It’s entirely possible that pigs with pre-school level intelligence made this whole thing up.
JILLIAN LOVEJOY LOWERY: Well it’s about time that pigs finally stood up on their own four hooves and taught the omnivores who’s boss – and what sweeter revenge than infecting and killing the very people who feasted on the flesh of their ancestors? Who needs slaughterhouses or factory farms when you can get at people anywhere – their homes, their offices, their favorite restaurants? Plus, it solves that pesky problem of transportation. Everyone knows that while pigs CAN orchestrate pandemics, they cannot drive trucks.
As I cited in another article I wrote for the humor section of The Perpetual Post, pigs are very smart. PETA says so. They tell me that they have the cognitive ability of a three-year-old. And I know what you’re thinking: no toddler could ever have come up with H1N1. But you’re wrong. Have you ever know anyone whose children are in a daycare? Illness travels like lightening in those places; germs are passed back and forth and back again – everyone is constantly sick. Therefore, it’s entirely possible that pigs with pre-school level intelligence made this whole thing up.
My husband is something of a germophobe, and he is all up in arms about the H1N1. He gets nervous when I leave the house, tells me to avoid physical contact with friends and acquaintances. I think he’s being overly cautious, and not just because the mass hysteria seems to be dying down. No, I know that the residents of my house are safe, because we’re vegetarians. Pigs don’t die on our watch, so they’ll make sure that their pestilence passes us over. Thanks, pigs! And good luck with your master plan!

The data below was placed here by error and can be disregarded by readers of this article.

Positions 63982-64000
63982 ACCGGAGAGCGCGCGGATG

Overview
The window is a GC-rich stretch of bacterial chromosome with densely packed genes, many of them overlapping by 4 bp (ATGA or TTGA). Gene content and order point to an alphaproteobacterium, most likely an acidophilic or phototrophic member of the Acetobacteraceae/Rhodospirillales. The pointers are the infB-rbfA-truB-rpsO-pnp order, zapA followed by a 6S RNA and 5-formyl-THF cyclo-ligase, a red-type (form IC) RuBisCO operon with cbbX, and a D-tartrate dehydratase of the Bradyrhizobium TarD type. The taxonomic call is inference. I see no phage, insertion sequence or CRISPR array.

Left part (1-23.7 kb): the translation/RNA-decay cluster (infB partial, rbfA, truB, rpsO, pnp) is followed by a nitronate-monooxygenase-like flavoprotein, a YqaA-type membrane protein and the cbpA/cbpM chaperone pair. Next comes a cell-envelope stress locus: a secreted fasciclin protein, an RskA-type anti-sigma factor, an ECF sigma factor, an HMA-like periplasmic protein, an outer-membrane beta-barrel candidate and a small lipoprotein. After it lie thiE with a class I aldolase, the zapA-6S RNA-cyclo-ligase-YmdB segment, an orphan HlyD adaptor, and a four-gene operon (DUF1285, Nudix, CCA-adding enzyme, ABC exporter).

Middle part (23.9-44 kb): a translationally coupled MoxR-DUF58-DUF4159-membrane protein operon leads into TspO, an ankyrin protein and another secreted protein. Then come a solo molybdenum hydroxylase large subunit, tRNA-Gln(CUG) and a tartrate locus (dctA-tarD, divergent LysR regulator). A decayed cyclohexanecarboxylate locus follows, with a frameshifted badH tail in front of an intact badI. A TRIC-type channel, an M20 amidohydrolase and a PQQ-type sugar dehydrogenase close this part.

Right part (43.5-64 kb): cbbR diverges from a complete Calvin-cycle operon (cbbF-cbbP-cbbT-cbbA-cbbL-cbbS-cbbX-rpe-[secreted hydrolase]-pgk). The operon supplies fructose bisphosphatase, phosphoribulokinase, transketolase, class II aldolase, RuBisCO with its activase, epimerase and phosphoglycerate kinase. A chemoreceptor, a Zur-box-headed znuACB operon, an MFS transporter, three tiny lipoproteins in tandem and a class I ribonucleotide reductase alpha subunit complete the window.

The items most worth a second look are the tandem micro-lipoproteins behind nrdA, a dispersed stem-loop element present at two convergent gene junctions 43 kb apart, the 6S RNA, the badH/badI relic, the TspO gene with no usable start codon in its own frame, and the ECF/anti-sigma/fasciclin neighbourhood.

This isn’t rocket science, it’s influenza!
MOLLY SCHOEMANN: Swine flu, you are all over the map here! Your public relations team is doing a terrible job. Your image needs some serious work—and you need a clear message. You’ve also got to stick to your talking points and stay on target. This isn’t rocket science, it’s influenza! Work with me here.
You started in Mexico, Swine Flu, and you really got going there, I’ll give you that. You built a strong groundwork and created the momentum to sustain quite a campaign. But your sloppiness began almost immediately thereafter—as evinced by a number of tiny, insignificant one-person outbreaks in far-flung places across the United States and eventually the globe. One confirmed infection in Hong Kong, one in Sweden, four in France—really? That’s the best you can do? You call yourself a pandemic? Not even close Swine Flu, and I’ll tell you your problem: You’re still thinking like an epidemic.
You got a foothold in New York, it’s true—your numbers are strong there, and they’re growing. I’m glad you understand the importance of getting your name out there in well-populated, panicky liberal areas. But you have to remember, those folks are also generally well-educated, and they learn quickly, which is not to your benefit. You should really start branching out to some more rural areas—places where a little suspicion and fear go a long way.
The name change, too—whose idea was that? Right in the middle of your launch into the realm of international recognition and fame—you swap the rock star moniker of “Swine Flu” for the deadly-dull and ultra-forgettable handle “H1N1”?! Really– what were you thinking? What was going through your mind when you decided to play the new-name game? You’re not Prince! You’re not even John Cougar Mellencamp! I’m telling you, switching up a classic, ominous name like Swine Flu for a letter/number combination—it’s crippled the rising careers of even bigger and deadlier viruses in their heydays. I would have fired my agent right then and there for even allowing me to consider the idea.
So here’s what we do, toots. We’ve got to get you back on track. I’m thinking a guest-star appearance or two. Strike down someone famous—but not too likeable; you want to keep public sympathy on your side. I’m thinking Kathy Griffin, or one of the Baldwin brothers. Keep working hard, keep your focus sharp, and you could be back on track in no time. Believe me, H1N1—you’re a real workhorse. And you’re going places.